Amateur Radio on HF - The RadioReference Wiki

Now on these bands, in those areas where voice is used, LSB (lower side band) is the convention on 80 and 40; on 20 meters and up, USB is the convention. There is no voice on the 10 mhz range. There is an exception - on the 5 mhz channels the convention is USB. Frequencies above 10 mhz will generally be used in the daytime; below that at night. There is a good reason for this, but we're getting WAY ahead of ourselves here.

Let's start by getting acquainted with the HF Gateway in our wiki...

HF - The RadioReference Wiki

There are 4 general categories of stuff to hear on HF; broadcast, utilities, CB and hams with many little niches scattered all over the place. While the stuff on DXing.com is a bit dated, it's a decent enough place to start.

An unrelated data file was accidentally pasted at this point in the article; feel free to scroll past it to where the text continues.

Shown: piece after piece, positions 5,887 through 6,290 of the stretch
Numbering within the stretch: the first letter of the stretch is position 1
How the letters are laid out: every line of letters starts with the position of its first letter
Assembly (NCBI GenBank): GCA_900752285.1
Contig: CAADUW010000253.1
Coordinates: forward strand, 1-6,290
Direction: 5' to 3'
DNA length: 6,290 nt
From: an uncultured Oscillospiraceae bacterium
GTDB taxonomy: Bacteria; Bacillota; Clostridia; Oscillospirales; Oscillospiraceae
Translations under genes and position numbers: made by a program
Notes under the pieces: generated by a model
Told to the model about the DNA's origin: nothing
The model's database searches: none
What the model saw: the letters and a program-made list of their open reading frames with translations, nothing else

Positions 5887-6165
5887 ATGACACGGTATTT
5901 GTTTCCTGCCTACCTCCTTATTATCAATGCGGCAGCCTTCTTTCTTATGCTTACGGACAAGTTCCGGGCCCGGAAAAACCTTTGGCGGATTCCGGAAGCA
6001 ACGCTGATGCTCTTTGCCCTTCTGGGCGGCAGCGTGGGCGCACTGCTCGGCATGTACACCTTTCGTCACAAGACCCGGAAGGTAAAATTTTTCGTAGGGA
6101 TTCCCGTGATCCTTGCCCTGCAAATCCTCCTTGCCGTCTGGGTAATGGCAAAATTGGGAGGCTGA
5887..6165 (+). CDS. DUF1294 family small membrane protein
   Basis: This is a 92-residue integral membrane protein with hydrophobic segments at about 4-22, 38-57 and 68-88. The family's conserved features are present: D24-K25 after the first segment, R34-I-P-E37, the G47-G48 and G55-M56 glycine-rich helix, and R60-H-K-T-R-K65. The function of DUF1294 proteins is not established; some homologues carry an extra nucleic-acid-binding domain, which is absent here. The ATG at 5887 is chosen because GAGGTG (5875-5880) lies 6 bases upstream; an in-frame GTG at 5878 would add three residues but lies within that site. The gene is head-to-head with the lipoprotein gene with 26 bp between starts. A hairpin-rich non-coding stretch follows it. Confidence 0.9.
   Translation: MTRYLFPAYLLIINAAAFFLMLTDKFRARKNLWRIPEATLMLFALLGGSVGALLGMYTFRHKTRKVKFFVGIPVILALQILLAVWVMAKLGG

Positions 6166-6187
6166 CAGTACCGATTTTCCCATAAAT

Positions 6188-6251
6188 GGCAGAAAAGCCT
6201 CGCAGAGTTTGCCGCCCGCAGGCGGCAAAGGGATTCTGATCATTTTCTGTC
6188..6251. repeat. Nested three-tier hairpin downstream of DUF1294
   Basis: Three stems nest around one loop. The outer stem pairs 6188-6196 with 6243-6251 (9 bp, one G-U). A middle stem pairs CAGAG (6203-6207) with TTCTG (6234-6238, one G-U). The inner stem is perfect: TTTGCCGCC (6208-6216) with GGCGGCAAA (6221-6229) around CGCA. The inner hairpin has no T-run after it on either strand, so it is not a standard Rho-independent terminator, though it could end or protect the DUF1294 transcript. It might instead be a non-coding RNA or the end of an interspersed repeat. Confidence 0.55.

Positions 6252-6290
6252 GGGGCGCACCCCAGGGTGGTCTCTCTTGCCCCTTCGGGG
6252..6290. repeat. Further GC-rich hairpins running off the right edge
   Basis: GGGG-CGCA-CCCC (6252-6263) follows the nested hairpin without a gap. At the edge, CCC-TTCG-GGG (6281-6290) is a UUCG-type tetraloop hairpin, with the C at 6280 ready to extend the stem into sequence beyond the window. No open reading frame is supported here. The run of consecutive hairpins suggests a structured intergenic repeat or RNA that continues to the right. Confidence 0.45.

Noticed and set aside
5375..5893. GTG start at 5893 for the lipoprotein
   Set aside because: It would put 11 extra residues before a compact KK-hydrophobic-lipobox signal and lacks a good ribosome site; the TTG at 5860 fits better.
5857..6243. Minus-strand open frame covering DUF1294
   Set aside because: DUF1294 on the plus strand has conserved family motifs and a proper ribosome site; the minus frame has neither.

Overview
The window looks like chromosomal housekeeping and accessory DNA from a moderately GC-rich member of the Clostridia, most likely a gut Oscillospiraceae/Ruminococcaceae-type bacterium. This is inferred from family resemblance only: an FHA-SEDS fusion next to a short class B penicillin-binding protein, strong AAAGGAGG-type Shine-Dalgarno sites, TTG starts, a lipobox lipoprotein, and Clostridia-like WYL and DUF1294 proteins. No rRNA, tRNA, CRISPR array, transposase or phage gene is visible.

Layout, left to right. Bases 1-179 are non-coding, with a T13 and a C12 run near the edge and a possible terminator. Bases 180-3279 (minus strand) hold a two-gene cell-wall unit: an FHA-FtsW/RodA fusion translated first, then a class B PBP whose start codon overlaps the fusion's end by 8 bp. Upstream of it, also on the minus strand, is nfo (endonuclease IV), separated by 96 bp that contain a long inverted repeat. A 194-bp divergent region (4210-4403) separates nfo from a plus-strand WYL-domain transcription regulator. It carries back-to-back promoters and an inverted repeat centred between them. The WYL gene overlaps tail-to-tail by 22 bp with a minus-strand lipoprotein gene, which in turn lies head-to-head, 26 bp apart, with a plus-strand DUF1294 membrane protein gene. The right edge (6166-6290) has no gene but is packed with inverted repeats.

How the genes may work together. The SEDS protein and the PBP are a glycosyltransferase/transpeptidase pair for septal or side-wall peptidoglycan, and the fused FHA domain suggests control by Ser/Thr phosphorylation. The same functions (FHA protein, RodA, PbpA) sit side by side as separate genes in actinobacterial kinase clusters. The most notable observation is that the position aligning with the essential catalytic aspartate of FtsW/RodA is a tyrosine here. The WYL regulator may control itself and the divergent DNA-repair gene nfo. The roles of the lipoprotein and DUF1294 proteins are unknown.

It's also very important to understand how the sun's activity affects what you can hear, and when. You don't need a degree in solar physics - just some basics will do the job for now. This website is an excellent place to start - note that you need Flash Player to be active to view this site...

Propagation Primer - Flash Movie by AE4RV

That I think is enough of going off topic for one thread. Once you understand some more of the basics, learning how to use the R75 will be quite easy. We have many forums devoted to HF, CB, Ham and much more. Here are just a few of them...

Amateur Radio General Discussion - The RadioReference.com Forums

HF/MW/LW General Discussion - The RadioReference.com Forums

Shortwave Broadcast - The RadioReference.com Forums

Antennas and Associated Hardware - The RadioReference.com Forums

Don't limit yourself to seeing only those forums with new messages. Look around and read up. HF is a VERY WIDE place with a great many different things to hear, so don't be too surprised if there's so much that you get a bit overwhelmed. Start learning the basics first, then move onto what interests you.

best regards..Mike
 

yungchin

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waco tx
icom r75